The scope of the show is broad and the ramifications over time of these designers are very clear in hindsight. California represented something quite different from the cultural epicenter on the east coast. In David Weinstein‘s review of a smaller and less ambitious show, Birth of the Cool: California Art, Design, and Culture at Midcentury at Philips Andover’s Addison Gallery in 2008, some of that essence is described:

‘Cool’ meant art that, unlike the earth-shaking solos of bebop or the splatters of paint that seemed to burst from Jackson Pollock’s very soul, was rational and restrained, but deeply emotional nonetheless. In “the ethos of cool,” the show’s curator Elizabeth Armstrong says, can be found “a cerebral mix of seeming detachment and effortlessness.”

That streamlined detachment and effortlessness is what I remember from my California childhood in the 1950s. Everything was cool, not heated and overworked. Engaged and yet not. When I moved from California to New York City in the early 1970s, it was like landing in a place with a completely different set of cultural coordinates—intense, cerebral, serious, driven, etched into, worn through. At that time that was just what I needed.

Meanwhile California followed its own trajectory, and that legacy is so evident in this show. Hovering over all of these artifacts is the presence of Ray and Charles Eames, the husband and wife team whose designs became icons in the American mid-century landscape. One of the highlights of the LACMA show is the recreation of the living space from the Eames’ 1949 Pacific Palisades house. Named a National Historic Landmark in 2006, the house is currently in the process of being restored.

A few highlights from the show:


Installation view


Installation view


The Eames House Living Room, Charles and Ray Eames. © 2011 Eames Office, LLC (eamesoffice.com). Courtesy Antonia Mulas


Glen Lukens, Bowl. Photograph © 2011 Museum Associates/LACMA


Gertrud Natzler; Otto Natzler, Bowl. Photograph © 2010 Museum Associates/LACMA


Margit Fellegi for Cole of California. Photograph © 2011 Museum Associates/LACMA


Dan Johnson, desk. Photograph © 2011 Museum Associates/LACMA

Additional note to readers close to Boston: The last viewing of the film, Eames: The Architect and Painter, is showing at the MFA this coming Wednesday at 3pm.


Ray and Charles Eames at the Aspen Design Conference. © 2011 Eames Office, LLC

Back from California, visiting with both the Northern and Southern tribes. As always, the eye gets fed, and sometimes the finds are a surprise and unexpected.

San Francisco

Richard Diebenkorn: A gallery show at Paul Thiebaud Gallery consists of works that belongs to the late artist’s son Christopher. (In strange symmetry: Paul Thiebaud is artist Wayne Thiebaud’s son.) Fabulous range of paintings and works on paper. I was particularly enchanted by the small works (at the top, below) on cigar box lids.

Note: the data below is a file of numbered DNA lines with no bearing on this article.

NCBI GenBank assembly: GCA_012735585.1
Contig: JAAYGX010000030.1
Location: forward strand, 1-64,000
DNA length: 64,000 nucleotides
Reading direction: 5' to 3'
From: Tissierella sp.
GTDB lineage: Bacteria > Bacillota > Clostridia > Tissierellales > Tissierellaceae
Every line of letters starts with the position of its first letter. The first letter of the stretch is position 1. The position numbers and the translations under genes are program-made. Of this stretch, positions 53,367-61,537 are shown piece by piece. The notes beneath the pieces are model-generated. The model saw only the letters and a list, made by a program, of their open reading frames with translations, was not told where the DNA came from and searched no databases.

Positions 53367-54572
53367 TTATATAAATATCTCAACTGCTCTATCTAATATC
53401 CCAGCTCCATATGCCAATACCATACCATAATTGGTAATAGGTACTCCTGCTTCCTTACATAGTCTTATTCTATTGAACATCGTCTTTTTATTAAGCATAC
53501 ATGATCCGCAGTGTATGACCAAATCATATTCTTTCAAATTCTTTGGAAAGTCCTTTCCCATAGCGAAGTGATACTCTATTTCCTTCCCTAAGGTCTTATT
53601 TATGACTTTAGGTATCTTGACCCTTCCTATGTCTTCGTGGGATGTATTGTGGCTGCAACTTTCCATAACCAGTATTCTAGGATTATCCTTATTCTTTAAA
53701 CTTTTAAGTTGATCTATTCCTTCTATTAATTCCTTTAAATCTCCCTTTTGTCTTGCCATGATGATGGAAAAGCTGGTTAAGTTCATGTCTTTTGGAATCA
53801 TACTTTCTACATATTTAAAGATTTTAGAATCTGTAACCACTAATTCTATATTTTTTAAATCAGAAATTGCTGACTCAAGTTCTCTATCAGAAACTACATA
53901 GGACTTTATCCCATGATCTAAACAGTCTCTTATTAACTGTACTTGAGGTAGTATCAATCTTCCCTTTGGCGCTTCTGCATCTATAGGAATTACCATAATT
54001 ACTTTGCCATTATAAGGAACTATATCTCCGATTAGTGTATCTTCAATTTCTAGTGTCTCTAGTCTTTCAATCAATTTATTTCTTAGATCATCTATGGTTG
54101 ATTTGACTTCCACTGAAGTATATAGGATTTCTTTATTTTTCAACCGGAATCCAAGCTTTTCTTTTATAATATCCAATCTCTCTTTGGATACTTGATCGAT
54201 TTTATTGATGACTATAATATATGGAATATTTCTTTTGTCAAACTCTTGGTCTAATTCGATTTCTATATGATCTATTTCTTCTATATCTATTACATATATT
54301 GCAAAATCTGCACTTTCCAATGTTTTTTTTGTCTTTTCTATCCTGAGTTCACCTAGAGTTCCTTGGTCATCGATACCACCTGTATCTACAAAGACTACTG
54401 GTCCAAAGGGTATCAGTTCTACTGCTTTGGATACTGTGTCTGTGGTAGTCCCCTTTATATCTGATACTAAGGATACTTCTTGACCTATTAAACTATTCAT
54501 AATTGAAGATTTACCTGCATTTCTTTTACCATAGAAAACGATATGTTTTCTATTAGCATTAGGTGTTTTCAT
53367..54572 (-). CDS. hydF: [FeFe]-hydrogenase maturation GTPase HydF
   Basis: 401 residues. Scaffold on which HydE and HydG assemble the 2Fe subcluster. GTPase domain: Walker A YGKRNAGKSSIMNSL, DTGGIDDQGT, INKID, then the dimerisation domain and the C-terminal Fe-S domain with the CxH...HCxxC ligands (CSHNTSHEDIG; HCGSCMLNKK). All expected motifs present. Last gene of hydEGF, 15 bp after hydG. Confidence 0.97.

Helen Frankenthaler: John Berggruen Gallery, one of San Francisco’s largest and most prestigious contemporary art galleries, is showing two floors of paintings by Frankenthaler. Her work played an important part in my development as a young artist (as did Diebenkorn’s Ocean Park series in particular) so my interest in her work tends more towards sentimental homage. The best Frankenthaler I’ve seen in a long time is actually hanging at LACMA (see below.)

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Los Angeles

The Culver City galleries are full of lively, spunky, compelling work. Here’s a random sampling:

LACMA has great hours (open til 8pm, with “pay what you will” starting at 5), and is open on Monday. Unlike New York City where museums stagger their closed days, most of LA’s museums are closed on Mondays.

It’s a sprawling campus—becoming more so with each massive building addition—and the experience doesn’t lend itself to just wandering organically from pavilion to pavilion. But treasure abound nonetheless. There’s green space nearby when you need some nature for counterbalance, and the play of light throughout the day makes the space enchanting in its own eclectic, aggregated way.

Looking west over the soon to be open Resnick Pavilion; late day light on the whiteness of the Bing; The Resnick at sunset



Calligraphy from the Japanese Pavilion; Cambodian statue; Koran calligraphy

Big discovery for me was the work of Thomas Wilfred (1889-1968). Trained as a musician and fascinated by the concept of synesthesia that was very popular in artistic circles at the end of the 19th century, Wilfred created devices that could merge light, music and visual form. On display is one of only 18 existing Lumia devices (lent by Carol and Eugene Epstein) that plays a stream of moving images. Wilfred’s work was included at the 1952 show at the Museum of Modern Art that also featured Pollock, Still and Rothko. Intriguing and seductive, I sat through the full cycle of few times, felt my vibrational level drop into meditative ease.



Still image from Wilfred’s Luccata, Opus 162 (1967-68)